By Sam Blackman
Clemson Finished second at the NCAA Men’s Indoor Track and Field Championships in 1992 and 1993. The following are two stories detailing the accomplishments of the men’s team both years.
Extraordinary performances by eight athletes-including national championship runs by Michael Green and James Trapp-propelled the Clemson men’s track team to a second place finish at the NCAA Indoor Championships at Indianapolis on March 13-14, 1992.
The Tigers finished second and barely missed unseating perennial national champion Arkansas which claimed the team title for the ninth straight year. Arkansas’ 17 qualifiers finished with a total of 53 points, while the Tigers got 46 points from eight competitors.
No team had scored as many as 46 points in the NCAA meet for the last 11 years. Typically, a 36-point performance is good enough to win the national title.
Clemson was led by Trapp, who won the NCAA title in 200-meter dash on Friday, and by Green, who bettered his own world-leading time in both the trials and finals while winning the 55-meters.
In addition to winning two national titles-the first individual championships ever for the men’s track program-seven Tigers claimed All-American honors, while coach Bob Pollock was honored as national coach of the year.
Wesley Russell placed third in the 400-meters with a time of 46.43 seconds, while Cormac Finnerty was third in the 3,000 with a time of 8:00.96. Andrew Beecher placed fifth in the 800 with a time of 1:49.40, and Trapp finished fourth in the 55 with a time 6.22 seconds.
Anthony Knight (7.21) and Larry Ryans (7.26) placed third and fifth, respectively, in the 55-meter hurdles.
“It was just a tremendous effort by everybody,” said Pollock. “It was really unbelievable. To come here with only eight guys and still make a run for the national championship is quite an accomplishment, and to come home with two national titles and seven All-America plaques is even better.
“The competition was tremendous-it probably ranks as one of the greatest NCAA meets ever. I really don’t think we could have done any better.”
“To be named national coach of the year is a great honor,” Pollock said. “But I’d love to trade it for the national championship.
“But, again, I’m proud of our performance. We were solid all the way through. Everybody was outstanding.”
A 1-2 national championship punch by Michael Green and Wesley Russell carried the Clemson men’s track team to its second straight second-place finish at the NCAA championship meet last weekend at Indianapolis.
Green successfully defended his national title in the 55-meter dash, as he overcame a slow start and pulled away from the field in the final. Green’s time was 6.15 seconds. He won his 1992 title in 6.08.
Green, the Jamaican national record holder and the owner of the world’s fastest 1993 time at the 60-meter distance, became the first two-time NCAA track and field champion in Clemson men’s history.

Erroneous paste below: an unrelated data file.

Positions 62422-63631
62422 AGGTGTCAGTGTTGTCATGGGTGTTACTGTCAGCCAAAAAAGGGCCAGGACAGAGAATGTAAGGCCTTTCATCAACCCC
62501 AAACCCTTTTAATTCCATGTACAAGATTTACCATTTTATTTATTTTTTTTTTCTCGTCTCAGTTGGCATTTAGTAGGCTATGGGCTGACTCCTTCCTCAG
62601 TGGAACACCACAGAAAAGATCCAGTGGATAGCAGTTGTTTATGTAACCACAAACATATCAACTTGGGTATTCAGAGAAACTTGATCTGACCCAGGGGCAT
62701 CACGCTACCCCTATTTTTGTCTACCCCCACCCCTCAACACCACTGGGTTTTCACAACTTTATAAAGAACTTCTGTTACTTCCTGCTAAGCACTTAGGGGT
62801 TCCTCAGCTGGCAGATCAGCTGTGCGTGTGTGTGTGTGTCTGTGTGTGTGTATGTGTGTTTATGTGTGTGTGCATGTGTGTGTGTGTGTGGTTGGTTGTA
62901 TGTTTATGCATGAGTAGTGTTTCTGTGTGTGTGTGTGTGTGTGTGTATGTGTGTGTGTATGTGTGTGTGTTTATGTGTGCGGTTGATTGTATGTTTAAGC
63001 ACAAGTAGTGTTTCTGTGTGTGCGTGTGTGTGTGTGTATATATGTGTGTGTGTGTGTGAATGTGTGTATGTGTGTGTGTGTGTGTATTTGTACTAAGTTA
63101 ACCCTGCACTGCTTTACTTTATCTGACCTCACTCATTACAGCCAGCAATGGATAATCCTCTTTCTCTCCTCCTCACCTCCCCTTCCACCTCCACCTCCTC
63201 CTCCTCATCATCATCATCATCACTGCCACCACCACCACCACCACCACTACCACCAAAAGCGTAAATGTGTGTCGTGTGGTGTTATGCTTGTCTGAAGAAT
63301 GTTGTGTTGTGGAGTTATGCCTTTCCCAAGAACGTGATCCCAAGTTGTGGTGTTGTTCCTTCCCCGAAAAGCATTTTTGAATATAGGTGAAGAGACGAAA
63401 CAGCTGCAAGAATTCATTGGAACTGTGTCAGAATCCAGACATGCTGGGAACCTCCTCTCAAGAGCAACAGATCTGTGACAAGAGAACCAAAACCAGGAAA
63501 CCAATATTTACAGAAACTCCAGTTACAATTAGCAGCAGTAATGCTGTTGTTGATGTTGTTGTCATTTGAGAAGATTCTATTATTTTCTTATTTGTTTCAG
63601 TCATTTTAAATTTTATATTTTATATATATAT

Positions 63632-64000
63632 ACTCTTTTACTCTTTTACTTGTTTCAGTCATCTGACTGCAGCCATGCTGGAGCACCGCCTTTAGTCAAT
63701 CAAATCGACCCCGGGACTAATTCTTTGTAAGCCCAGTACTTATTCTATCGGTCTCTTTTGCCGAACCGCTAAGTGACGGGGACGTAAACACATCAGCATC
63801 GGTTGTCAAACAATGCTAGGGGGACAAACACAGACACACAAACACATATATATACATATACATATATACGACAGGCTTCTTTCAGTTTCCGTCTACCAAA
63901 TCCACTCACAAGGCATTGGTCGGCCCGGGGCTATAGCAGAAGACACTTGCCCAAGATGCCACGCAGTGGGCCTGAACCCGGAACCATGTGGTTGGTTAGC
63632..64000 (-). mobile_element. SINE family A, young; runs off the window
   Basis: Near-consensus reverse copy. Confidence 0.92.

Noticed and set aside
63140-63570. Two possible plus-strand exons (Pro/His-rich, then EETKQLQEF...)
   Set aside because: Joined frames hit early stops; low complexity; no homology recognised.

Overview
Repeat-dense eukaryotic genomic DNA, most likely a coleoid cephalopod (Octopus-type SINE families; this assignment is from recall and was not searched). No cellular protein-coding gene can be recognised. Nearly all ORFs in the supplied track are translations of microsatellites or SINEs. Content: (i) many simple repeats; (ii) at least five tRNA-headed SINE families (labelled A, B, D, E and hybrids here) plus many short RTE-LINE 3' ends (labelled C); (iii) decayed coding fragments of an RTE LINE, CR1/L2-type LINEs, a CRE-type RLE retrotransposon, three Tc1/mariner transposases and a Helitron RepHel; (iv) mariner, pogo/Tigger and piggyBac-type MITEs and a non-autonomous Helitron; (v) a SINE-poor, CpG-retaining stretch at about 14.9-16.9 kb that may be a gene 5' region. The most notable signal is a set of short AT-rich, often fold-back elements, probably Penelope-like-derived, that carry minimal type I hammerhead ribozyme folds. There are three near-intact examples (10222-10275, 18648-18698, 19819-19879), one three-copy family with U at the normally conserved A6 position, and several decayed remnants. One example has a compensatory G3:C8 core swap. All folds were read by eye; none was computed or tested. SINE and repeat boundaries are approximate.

While Green won the 55-meter dash as the favorite, Russell turned in a championship performance in the 400 meters — an event considered wide open.
A senior from Carnesville, GA, Russell paced the field in qualifying for the final and then won the championship race with a time of 45.92 records.
Russell had finished third in the 1992 NCAA indoor championship.
Senior Cormac Finnerty finished third in the 3,000 meters for the second straight year and earned All-America honors for the third time in his career.
Sophomore Duane Ross finished fourth in the 55-meter hurdles and also received All-America recognition.
Clemson finished with 30 points to place second in the team championship behind Arkansas, which became the first team in any sport win 10 consecutive NCAA titles. The Razorbacks, who edged Clemson for the 1992 title, finished with 66 points. Tennessee placed third with 25 points. Coach Bob Pollock earned district coach of the year honors.
Pollock said the meet was a satisfying one for the Clemson men’s team.
“Just to qualify for the NCAA meet is a tremendous accomplishment,” said Pollock. ‘To finish second in the nation for the second straight year is almost unbelievable, considering the caliber of the competition.
“Our training and preparation were perfect, and the guys were able to perform when it counted.”
Pollock said Green ran “very consistently through the trials and semifinals...He knew he had a job to do and he didn’t take anything for granted.
“He didn’t get off to his best start in the finals, but made up ground quickly and showed that he was clearly the class of the field.”
Russell, Pollock said, “ran a brilliant race.” “He took it out at the start and led from start to finish,” he said. “His time was the third fastest ever run at the NCAA championship.
“His time, 45.92 on a 200 meter track – that’s flying. Wesley has made just unbelievable improvement.”
Finnerty had the fastest time in the 3,000-meter trials, but was forced to set his own pace in the finals. He led until the final 50 meters.
“We were hoping Cormac wouldn’t have to lead,” Pollock said. “The pace was a little slow, and no one wanted to lead. After a while he picked up the tempo and tried to break away.
“At the end, he was trying so hard that his form broke down. The two guys chasing him were great milers – fast people who knew how to kick. He’s an All-American, but he was disappointed because he wanted the title.”